Close up - Blade Dynamics' innovative modular blade technology

Blade Dynamics, a brand new entrant to the wind industry, has completed its first 49-metre D49 rotor blade. The UK-company's innovative technology combines modular lightweight design solutions with large-series manufacturing capability, aiming to improve performance and quality, with good transport logistics for this and longer rotor blades.

Blade Dynamics' blade root technology
Sited next to a Saturn V rocket booster displayed at the historic US government NASA site, Blade Dynamic's New Orleans production facilities, housed in decade-old buildings, feature a state-of-the-art manufacturing environment with stable temperature and fixed humidity control. These are essential conditions for producing a consistently high quality product, explained technical director Paul Hayden.

Traditional blade manufacture involves main composite components like the upper and lower shells and inner reinforcements made to their full length before further final assembly. Blade Dynamics in contrast manufactures its blades split into relatively short easy to handle individual components that can fit into standard 40-foot containers. These smaller parts are easier to make at very high quality, according to the company. A series of relatively uncomplicated moulds are used for the individual inner and outer parts, with assembly done in laser-aligned jigs that are easy to install and dismantle again.

An inner spar technology is core to all Blade Dynamics blade designs. Multiple multi-layer carbon fibre-reinforced epoxy sections are put into a precision mould that can produce repeatable, high quality single spar members. The spar members integrated into structurally stiff box-type structures carry the main structural loads. "The outer shell elements are built predominantly in glass-fibre reinforced composite and their main function is aerodynamic cladding, but they also contribute to the blade's structural integrity," said Hayden.

Thin walls

The patented blade root is another key design. The blade root of conventional blades comprise a thick-wall circular section integrated into the shell's structure. Blade bolts are commonly assembled by the 'IKEA' method, with multiple holes drilled into the root circumference to place the nut, with corresponding blade bolts for attaching blade and pitch bearing drilled vertically in the root's wall section. "Conventional blade roots are inherently heavy and cause high local composite material stresses", Hayden added. "Our root section instead comprises opposing thin-wall inner and outer sections, with a shape-pattern resembling that of corrugated iron. Laminated together, these two sections create multiple tapering round holes in the root circumference for accommodating our patented inner steel thread elements for the blade bolts. Once also laminated into the root, the three parts create a very strong and stiff but lightweight structure."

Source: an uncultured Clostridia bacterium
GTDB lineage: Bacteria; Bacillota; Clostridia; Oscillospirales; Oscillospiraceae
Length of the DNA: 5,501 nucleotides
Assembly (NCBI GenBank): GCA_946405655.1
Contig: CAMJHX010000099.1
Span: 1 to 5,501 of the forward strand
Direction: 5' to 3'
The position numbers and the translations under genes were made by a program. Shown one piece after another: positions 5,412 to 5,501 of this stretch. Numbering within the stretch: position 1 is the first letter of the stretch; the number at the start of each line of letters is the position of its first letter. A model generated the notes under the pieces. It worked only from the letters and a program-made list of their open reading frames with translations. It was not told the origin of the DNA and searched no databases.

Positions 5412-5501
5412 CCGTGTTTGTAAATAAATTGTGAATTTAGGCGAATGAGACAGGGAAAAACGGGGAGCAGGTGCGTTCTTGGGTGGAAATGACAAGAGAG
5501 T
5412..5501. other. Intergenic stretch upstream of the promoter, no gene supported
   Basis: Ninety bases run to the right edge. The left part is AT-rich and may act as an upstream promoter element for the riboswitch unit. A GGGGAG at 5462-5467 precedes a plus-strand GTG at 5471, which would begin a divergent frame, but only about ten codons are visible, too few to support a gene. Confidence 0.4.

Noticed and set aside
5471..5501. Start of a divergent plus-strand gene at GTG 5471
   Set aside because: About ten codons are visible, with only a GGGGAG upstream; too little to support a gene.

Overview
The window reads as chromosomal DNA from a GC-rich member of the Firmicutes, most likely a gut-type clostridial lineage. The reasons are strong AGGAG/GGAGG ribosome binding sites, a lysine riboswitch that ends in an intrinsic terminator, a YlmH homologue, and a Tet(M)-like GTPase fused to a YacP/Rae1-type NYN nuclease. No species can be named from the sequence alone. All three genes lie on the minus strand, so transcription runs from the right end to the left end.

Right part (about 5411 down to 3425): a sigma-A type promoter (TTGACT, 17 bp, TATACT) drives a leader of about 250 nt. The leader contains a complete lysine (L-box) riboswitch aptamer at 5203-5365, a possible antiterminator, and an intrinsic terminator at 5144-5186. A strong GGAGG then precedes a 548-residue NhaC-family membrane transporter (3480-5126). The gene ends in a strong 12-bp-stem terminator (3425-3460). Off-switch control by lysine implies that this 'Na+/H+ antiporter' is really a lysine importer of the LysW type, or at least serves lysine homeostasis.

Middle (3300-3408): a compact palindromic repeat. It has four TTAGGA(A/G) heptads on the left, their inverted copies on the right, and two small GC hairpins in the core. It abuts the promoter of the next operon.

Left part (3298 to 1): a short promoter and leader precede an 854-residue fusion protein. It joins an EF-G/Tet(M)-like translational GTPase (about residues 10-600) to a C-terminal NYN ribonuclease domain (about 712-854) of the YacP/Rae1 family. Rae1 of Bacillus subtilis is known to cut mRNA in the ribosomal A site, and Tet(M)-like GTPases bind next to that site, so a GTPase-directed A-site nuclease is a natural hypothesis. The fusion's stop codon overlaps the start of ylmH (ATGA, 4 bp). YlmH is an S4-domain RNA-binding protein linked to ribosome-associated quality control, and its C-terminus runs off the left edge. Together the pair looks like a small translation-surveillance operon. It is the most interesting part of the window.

The blade root wall thickness after the bolt inserts is in fact only around 20–25mm, compared with 80-100mm for a conventional 49-metre blade root. Reinforcement bars incorporated inside the root prevent the blade root buckling under load, and add very little to overall blade mass, said Hayden.


Despite being constructed from a number of shell sections, the outer prototype blade surface showed no visible seams or other imperfections at the joints, a result of the focus on overall manufacturing quality and accuracy of the smaller parts, according to the company.

Future challenges for the company, says Hayden, will be in maintaining sufficient torsion stiffness control in the next generation of long slender blades. "It is certain that a 20MW turbine blade should not resemble that of a conventional 3MW three-bladed turbine. Such an evolutionary design approach will simply not work. Instead new technologies will be necessary with a design focus on optimized interaction between wind and blades at this scale."